Two kayakers DIE

Let us know what happened so we can all be safer paddlers.
trakka
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Two kayakers DIE

Postby trakka » Tue Apr 14, 2015 11:43 am


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Rhysie
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Re: Two kayakers DIE

Postby Rhysie » Tue Apr 14, 2015 4:56 pm

Trully sad. Hopefully the third kayaker recovers.

Mac50L
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Re: Two kayakers DIE

Postby Mac50L » Tue Apr 14, 2015 6:44 pm

35 mph wind and 3 foot waves isn't much. Paddled in much worse. So what happened? Did they have a forecast before leaving? How experienced were the group and did any know how to raft up and support each other? Do you know how to handle those conditions? Do you know what to do, if you know how to handle the conditions, how to help those who don't know? Do you know the skills of those you paddle with?

This is one of those "wake-up calls" that we need (or hope not to need) now and again - what would you do in a similar situation? Think about it, you never know when you might be in a simialr situation.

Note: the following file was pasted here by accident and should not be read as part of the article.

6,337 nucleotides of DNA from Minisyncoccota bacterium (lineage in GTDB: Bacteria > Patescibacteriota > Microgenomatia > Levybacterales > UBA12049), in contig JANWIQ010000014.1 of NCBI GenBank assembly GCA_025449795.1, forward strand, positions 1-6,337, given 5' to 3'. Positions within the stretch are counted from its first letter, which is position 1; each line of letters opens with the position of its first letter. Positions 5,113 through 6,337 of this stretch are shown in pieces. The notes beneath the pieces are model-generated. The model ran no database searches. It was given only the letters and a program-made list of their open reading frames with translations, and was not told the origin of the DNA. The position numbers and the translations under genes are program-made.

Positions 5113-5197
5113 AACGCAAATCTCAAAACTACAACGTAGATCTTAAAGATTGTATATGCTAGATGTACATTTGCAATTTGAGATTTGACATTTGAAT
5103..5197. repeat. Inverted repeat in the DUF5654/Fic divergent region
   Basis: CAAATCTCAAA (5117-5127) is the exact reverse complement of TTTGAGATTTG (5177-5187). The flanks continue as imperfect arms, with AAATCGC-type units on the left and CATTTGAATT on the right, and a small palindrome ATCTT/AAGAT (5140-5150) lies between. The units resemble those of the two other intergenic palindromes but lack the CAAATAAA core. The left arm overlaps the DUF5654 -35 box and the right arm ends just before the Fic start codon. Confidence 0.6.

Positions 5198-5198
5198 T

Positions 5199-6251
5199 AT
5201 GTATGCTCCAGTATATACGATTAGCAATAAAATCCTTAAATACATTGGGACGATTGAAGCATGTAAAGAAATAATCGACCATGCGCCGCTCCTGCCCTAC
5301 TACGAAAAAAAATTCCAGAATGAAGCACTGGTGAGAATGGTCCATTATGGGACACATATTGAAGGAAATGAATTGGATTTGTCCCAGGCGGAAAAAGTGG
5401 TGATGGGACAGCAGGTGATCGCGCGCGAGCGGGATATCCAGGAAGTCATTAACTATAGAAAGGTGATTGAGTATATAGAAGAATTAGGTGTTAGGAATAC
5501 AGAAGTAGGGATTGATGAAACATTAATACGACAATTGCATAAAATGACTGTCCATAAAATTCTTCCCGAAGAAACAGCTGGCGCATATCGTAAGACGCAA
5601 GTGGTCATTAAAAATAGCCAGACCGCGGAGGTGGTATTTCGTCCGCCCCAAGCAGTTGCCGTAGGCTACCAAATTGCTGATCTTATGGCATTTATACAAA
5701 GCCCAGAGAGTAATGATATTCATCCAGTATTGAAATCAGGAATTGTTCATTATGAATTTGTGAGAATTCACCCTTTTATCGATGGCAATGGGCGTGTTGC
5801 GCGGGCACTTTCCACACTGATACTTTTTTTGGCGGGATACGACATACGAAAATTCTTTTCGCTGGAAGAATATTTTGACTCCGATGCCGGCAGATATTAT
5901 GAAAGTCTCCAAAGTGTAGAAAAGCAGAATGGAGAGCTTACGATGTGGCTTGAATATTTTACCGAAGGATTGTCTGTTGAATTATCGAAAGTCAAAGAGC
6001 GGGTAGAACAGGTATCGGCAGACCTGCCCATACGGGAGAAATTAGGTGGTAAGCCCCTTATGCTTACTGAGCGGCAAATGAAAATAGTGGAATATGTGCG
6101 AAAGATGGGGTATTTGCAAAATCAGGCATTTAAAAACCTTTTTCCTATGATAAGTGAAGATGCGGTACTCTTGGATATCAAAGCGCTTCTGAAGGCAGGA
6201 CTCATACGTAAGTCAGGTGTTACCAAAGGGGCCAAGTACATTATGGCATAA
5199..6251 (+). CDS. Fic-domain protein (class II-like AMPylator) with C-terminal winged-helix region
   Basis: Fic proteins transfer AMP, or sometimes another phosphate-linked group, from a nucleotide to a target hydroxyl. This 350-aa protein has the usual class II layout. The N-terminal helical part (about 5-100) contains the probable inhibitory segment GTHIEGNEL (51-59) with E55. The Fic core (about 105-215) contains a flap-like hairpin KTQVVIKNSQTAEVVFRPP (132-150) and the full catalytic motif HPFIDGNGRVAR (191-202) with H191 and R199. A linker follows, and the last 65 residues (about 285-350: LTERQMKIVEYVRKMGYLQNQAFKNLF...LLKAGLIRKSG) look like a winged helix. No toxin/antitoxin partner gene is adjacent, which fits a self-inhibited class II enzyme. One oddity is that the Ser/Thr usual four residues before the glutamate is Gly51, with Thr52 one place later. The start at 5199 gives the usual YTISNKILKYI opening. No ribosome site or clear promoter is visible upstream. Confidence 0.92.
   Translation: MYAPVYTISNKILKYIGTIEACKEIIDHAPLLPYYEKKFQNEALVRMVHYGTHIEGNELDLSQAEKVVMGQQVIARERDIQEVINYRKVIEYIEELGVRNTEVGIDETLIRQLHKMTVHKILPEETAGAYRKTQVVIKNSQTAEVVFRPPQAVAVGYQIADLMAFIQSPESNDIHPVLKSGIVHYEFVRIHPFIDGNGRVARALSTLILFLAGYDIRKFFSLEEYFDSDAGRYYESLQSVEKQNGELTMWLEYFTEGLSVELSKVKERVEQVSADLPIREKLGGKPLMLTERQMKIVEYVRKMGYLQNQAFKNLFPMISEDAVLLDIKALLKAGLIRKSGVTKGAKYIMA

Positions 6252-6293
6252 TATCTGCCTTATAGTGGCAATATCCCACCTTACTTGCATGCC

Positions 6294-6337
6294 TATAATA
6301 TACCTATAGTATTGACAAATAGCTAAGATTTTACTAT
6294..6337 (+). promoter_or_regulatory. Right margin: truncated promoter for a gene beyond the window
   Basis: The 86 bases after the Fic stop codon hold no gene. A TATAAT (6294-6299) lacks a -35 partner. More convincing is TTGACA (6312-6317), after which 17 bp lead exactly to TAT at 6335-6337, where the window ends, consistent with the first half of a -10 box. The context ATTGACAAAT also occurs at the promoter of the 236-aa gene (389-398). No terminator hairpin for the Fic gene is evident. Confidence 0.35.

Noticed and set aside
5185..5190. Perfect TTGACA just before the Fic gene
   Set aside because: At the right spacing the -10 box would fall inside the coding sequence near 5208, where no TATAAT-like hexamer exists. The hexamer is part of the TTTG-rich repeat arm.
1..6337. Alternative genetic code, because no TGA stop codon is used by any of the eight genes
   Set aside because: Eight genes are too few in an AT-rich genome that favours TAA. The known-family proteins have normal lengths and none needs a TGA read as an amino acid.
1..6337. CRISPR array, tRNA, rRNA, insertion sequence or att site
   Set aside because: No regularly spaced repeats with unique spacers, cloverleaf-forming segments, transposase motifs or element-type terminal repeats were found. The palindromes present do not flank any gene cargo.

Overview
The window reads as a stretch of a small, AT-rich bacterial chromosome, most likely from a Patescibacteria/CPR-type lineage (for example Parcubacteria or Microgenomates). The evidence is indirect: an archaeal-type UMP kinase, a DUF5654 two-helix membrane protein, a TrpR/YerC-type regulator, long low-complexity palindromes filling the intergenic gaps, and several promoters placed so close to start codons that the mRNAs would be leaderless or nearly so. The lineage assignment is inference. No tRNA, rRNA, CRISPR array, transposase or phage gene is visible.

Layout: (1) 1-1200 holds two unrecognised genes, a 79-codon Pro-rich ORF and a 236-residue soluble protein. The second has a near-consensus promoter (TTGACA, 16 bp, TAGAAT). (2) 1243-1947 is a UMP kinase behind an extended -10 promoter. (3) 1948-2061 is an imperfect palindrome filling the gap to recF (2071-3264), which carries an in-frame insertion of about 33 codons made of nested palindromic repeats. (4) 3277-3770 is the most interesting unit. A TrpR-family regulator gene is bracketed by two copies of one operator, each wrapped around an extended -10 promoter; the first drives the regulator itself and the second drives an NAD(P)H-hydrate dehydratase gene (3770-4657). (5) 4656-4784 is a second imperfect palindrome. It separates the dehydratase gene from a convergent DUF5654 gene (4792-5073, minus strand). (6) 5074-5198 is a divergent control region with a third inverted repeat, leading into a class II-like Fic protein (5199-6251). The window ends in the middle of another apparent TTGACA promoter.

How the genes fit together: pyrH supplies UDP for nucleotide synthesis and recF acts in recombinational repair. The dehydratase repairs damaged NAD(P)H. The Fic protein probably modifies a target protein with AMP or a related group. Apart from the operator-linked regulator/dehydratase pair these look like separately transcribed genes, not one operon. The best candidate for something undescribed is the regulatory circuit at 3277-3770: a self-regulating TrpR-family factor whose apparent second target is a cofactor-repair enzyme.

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Re: Two kayakers DIE

Postby StrangeMagic » Tue Apr 14, 2015 8:06 pm

"35 mph winds and 3 foot waves isn't much. Paddled in much worse." I am in awe of paddlers who can post statements like this, and I try to imagine just what those much worse conditions are like--50 mph winds? 75 mph? 4 meter seas? Remember, we're not saying worse, we're saying much worse. Part of the reason people who should not be out on the water do go out when they shouldn't, and get into trouble, is because they have been led to believe that 35 mph winds and 3 foot waves isn't much--experienced kayakers have told them so.